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Greater Victoria veteran an uncelebrated hero of the Battle of Medak Pocket

Hero Gordon Usipiuk reminds the importance of ‘lest we forget’
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Veteran Gordon Usipiuk joined the army when he was 17. Highlights of his 30-year career in Prince Patricia’s Canadian Light Infantry include completing two UN peacekeeping tours. (Sam Duerksen/BlackPress Media)

Gordon Usipiuk’s last major battle – the one he is most proud of – was the Battle of Medak Pocket in 1993 in Croatia.

But what should’ve been a largely celebrated battle, it was the most significant fight for Canada’s forces since the Korean War, was almost completely glossed over upon his return.

Since 1992, tens of thousands of Canadian military served in the United Nations mission to stabilize the region, where a violent civil war with ethnic cleansing was taking place between Serbs and Croats.

Princess Patricia’s Canadian Light Infantry (2 PPCLI) was sent to the Medak Pocket with orders to implement a cease-fire. Things quickly turned deadly when they were met with open fire from the Croatian army.

“We were in what we would call a hot zone,” said Usipiuk, who was sergeant major of Charlie Company. “We were constantly exposed on a daily basis to artillery fire, mortar fire, machine gun fire, sniper fire and also we had to deal with mines and booby traps.”

The Canadian soldiers played an integral role in the UN’s mission, pushing the Croats back to their original lines and soon after reverting to their role as impartial peacekeepers.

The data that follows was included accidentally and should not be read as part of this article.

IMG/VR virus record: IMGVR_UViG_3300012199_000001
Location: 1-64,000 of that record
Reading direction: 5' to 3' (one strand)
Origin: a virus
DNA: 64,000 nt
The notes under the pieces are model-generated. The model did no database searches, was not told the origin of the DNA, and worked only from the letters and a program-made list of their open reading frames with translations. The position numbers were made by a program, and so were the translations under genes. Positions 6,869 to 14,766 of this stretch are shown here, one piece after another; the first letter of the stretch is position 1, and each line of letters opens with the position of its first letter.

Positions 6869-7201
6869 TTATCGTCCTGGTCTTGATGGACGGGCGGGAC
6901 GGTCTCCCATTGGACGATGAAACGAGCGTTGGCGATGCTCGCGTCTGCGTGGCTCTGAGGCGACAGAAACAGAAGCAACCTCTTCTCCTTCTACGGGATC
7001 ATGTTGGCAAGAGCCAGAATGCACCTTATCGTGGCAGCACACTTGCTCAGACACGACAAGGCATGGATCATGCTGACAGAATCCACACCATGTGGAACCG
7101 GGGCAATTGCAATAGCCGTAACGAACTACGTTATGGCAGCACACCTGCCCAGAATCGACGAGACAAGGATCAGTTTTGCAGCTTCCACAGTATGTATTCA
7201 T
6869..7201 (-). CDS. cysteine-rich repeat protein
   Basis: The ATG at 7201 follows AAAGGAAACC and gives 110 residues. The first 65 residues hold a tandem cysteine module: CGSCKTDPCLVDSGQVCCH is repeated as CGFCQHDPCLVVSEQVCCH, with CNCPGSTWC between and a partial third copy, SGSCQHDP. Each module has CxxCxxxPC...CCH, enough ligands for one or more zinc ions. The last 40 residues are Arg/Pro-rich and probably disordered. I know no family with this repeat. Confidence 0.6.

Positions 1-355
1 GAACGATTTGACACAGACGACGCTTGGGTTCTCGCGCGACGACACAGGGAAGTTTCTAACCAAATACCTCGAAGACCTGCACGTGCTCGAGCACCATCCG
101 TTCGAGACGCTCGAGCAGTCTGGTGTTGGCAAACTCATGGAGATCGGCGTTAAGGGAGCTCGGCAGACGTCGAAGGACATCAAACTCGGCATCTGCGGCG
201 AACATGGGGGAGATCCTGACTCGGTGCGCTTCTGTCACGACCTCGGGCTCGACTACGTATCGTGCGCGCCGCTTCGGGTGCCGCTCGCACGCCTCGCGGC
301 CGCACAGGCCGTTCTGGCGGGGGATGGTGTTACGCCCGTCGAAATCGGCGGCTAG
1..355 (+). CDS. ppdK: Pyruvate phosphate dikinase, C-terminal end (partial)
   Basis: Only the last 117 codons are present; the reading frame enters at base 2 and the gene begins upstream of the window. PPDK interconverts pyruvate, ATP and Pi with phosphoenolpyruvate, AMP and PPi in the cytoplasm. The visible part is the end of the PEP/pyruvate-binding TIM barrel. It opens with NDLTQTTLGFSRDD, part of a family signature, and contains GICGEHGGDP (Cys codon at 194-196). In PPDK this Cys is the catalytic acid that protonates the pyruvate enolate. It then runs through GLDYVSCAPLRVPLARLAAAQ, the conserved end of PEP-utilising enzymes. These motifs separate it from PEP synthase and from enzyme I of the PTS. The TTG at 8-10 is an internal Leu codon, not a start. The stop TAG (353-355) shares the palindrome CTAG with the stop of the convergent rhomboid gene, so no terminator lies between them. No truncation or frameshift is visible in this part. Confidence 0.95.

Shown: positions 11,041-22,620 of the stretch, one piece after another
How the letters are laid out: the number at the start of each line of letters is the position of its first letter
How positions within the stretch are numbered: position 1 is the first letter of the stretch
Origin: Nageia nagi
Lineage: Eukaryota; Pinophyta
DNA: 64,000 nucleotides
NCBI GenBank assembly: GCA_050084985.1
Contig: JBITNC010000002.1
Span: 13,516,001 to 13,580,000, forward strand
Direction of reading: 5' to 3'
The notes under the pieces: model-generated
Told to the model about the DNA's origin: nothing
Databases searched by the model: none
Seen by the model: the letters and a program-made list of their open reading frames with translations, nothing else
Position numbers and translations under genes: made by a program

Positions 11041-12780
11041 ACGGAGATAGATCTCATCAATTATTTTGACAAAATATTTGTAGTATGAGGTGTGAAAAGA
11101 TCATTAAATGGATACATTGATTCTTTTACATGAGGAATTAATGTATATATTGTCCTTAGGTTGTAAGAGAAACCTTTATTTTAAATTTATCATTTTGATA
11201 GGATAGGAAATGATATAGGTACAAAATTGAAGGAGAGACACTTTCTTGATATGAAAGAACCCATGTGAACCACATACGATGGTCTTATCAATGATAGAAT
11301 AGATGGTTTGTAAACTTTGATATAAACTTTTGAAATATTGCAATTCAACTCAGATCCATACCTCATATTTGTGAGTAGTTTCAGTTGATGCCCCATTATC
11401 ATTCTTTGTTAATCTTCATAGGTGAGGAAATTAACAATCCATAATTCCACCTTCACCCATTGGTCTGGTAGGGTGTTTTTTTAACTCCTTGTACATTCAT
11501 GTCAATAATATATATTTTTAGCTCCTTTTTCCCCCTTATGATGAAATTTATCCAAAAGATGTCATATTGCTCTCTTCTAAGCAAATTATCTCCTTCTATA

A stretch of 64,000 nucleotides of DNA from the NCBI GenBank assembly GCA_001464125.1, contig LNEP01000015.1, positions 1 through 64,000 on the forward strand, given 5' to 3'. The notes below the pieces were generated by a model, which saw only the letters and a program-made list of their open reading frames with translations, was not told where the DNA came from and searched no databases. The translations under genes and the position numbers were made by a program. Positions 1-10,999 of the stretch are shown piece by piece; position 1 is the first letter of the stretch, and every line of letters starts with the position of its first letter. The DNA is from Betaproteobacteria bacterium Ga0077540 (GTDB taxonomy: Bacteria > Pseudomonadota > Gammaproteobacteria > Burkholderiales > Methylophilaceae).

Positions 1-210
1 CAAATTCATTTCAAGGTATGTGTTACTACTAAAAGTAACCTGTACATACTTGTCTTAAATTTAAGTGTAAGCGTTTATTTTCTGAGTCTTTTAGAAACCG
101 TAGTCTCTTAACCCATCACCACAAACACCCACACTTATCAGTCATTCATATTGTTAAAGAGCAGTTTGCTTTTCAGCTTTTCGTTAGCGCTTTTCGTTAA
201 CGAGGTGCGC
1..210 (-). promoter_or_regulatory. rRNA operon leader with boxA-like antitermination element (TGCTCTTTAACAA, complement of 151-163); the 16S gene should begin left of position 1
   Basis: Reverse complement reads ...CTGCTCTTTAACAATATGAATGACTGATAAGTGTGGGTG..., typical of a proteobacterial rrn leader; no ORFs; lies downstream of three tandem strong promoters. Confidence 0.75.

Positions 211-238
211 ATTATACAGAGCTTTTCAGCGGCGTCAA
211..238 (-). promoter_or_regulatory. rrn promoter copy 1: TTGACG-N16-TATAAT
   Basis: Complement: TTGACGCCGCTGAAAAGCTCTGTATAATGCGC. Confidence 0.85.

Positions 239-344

Soldiers of Charlie Company in front of their headquarters in Croatia in 1993. Later that year, they would take part in Canada’s largest battle since the Korean War. Gordon Usipiuk is in the front row, seated fourth from the right. (Courtesy of Maj. (ret.) Bryan Bailey)
Soldiers of Charlie Company in front of their headquarters in Croatia in 1993. Later that year, they would take part in Canada’s largest battle since the Korean War. Gordon Usipiuk is in the front row, seated fourth from the right. (Courtesy of Maj. (ret.) Bryan Bailey)

As many as 27 Croats were killed, with four Canadians wounded.

Despite the significance of the battle, it was almost completely excluded from the news, overshadowed by the discovery that Canadian Airborne Regiment members had tortured and killed a Somali teenager. Public faith in the Canadian Army quickly dissipated after a cover-up by senior bureaucrats and officers at National Defence Headquarters was uncovered.

“When I got home, my wife had clippings from the Winnipeg Free Press … from what I could tell there was no news or headlines about (Medak Pocket).”

“It was really disappointing,” said Usipiuk, a Colwood resident.

Stories eventually trickled out and nine years after the battle, in 2002, the Governor General of Canada gave the 2 PPCLI the recognition they deserved, awarding them the Commander-in-Chief Unit Commendation. The commendation is awarded to any unit or sub-unit that has performed an extraordinary deed or activity of a rare high standard in extremely hazardous circumstances.